53 Days: A Novel

53 Days: A Novel

53 Days: A Novel

53 Days: A Novel


Georges Perec, the celebrated author of Life A User's Manual (Godine, 1987), was working on this "literary thriller" at the time of his death. He had completed only 11 chapters of a planned 28, but left extensive drafts and notes supplying the rest of the mystery, as well as numerous twists and subplots. From these, Harry Mathews and Jacques Roubaud have assembled the elements of the unfinished mystery, along the way providing a fascinating view into the author's mind as he fashioned his literary conundrum.

Absorbing, allusive, and joyously playful, "53 Days" is the ultimate detective story. The narrator, a teacher in a tropical French colony, is trying to track down the famous crime-writer Robert Serval, who has mysteriously disappeared. Serval has left behind the manuscript of his last, unfinished novel, which may contain clues to his fate. From this beginning, Perec lures the reader into a labyrinth of mirror-stories whose solutions can only be glimpsed before they in turn recede around the corner.

In the tradition of Agatha Christie's And Then There Were None, Perec's "53 Days" is a supremely satisfying, engrossing, and truly original mystery. Like his previous work, it is also "a kaleidoscope of ingenious juxtapositions" (Le Monde) from one of the century's most inventive and important writers.


15 May

The army and the police are still patrolling the city.

Ten days ago, for the twentieth anniversary of Independence, the miners of Cularo held a rally in Avenue de la Présidence-à-Vie which left eight dead, amongst them a woman and a child. a state of emergency was declared, bringing in its wake a string of irritations and constraints. the alleged ringleaders were arrested, all gatherings were banned, cars were searched, and a six p.m. curfew was imposed. Obviously, like all other schools, the Lycée Français was closed.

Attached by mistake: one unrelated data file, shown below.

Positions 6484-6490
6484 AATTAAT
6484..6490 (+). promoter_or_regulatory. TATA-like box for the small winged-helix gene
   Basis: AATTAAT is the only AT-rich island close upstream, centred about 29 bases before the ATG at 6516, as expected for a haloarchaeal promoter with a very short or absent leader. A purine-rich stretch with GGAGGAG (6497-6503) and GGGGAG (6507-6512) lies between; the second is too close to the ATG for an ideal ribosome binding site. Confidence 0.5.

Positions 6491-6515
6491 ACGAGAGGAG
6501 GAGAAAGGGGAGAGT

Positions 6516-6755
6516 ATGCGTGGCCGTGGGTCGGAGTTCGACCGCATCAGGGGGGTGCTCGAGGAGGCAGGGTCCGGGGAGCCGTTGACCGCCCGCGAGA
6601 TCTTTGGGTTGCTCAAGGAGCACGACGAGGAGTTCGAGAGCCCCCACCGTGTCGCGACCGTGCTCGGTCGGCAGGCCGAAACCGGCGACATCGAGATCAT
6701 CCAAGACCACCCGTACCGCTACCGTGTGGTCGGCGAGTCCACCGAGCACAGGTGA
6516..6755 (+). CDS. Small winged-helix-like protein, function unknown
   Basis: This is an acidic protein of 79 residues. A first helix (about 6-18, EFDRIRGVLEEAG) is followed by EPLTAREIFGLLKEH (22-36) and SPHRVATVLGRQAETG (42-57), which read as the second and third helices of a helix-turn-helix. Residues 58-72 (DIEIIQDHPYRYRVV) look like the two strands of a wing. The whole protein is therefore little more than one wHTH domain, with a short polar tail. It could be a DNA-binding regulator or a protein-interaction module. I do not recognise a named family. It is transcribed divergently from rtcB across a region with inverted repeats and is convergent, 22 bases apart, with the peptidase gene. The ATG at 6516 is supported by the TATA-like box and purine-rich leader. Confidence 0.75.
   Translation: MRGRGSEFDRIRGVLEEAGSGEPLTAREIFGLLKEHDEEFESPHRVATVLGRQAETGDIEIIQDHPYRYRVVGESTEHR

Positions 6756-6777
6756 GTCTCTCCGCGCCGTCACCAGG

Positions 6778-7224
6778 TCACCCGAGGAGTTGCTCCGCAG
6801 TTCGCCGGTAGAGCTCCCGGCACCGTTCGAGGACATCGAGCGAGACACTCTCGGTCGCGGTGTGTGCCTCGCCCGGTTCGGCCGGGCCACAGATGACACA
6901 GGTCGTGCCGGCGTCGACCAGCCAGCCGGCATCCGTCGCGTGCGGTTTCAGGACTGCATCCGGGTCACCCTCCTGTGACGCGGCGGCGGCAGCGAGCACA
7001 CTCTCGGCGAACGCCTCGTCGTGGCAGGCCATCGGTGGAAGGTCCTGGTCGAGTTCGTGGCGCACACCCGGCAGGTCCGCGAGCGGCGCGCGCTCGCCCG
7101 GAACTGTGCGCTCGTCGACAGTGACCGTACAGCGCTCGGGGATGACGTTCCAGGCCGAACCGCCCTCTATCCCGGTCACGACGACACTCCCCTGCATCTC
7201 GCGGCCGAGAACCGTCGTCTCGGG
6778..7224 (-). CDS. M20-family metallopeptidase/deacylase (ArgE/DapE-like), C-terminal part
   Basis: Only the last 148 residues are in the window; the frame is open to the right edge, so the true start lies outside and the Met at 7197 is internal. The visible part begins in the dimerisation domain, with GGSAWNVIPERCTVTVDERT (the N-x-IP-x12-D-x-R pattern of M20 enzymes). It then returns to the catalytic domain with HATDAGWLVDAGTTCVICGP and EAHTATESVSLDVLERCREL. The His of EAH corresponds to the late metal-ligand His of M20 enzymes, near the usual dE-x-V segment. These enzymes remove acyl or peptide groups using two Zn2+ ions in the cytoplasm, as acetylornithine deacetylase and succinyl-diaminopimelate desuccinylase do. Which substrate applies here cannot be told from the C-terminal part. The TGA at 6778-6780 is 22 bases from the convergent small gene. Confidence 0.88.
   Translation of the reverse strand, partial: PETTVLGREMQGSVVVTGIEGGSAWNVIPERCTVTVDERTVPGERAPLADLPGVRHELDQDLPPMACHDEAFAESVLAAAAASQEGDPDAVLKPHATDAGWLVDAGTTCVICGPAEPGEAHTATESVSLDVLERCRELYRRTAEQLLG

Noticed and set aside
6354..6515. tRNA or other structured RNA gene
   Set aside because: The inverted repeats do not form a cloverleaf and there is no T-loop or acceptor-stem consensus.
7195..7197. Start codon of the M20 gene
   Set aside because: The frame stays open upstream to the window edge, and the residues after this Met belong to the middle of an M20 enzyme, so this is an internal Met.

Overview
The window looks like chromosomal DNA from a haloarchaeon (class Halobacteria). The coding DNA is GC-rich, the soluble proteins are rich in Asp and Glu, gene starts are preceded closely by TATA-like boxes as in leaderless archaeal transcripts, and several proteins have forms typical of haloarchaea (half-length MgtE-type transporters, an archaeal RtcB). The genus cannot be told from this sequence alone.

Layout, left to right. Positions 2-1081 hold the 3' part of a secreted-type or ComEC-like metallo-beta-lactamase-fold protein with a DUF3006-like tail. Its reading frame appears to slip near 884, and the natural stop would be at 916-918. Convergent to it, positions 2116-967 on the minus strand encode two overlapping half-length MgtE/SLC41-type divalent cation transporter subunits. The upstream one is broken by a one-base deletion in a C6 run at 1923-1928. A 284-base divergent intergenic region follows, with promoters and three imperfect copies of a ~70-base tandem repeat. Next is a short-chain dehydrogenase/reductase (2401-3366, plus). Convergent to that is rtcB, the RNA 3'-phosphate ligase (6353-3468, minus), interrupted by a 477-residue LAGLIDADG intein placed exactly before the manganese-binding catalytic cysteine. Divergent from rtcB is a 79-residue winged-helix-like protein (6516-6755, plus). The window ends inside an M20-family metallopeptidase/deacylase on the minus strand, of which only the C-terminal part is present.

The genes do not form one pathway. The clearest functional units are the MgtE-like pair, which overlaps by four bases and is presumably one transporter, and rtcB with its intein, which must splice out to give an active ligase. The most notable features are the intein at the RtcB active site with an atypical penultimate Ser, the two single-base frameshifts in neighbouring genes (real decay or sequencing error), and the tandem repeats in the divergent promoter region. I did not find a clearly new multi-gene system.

Grianta began to seem all day long what it normally was only from noon until five -- a dead city, crushed beneath its heat and its own silence. It was really very curious, in the late afternoon, at the hour when crowds ritually flood beneath the colonnade of Place de la Paix, to see the café terraces practically empty -- waiters standing in lines, stock still, behind the potted azaleas, holding big circular trays under their arms, gazing blindly at the few soldiers seated behind their half-pints of fizzy orange. a week ago, the chief waiter at the Brasserie de Paris was roughed up for having spilled zabaglione on a second lieutenant in the Flying Squad, since when the waiters of Grianta have put up unbeatably effective passive resistance to the whole officer corps. With all the appearance of impeccable zeal, they manage to take a good twenty-five minutes to serve a lemonade or a granité.

I have hardly been out at all these last ten days. I just take a little turn around the town centre every evening between five and a quarter to six, mainly to hear the birds. At that hour, they flock in their thousands in the eucalyptus trees, but there is usually such a crowd that you can hardly hear them. I take the opportunity to buy . . .

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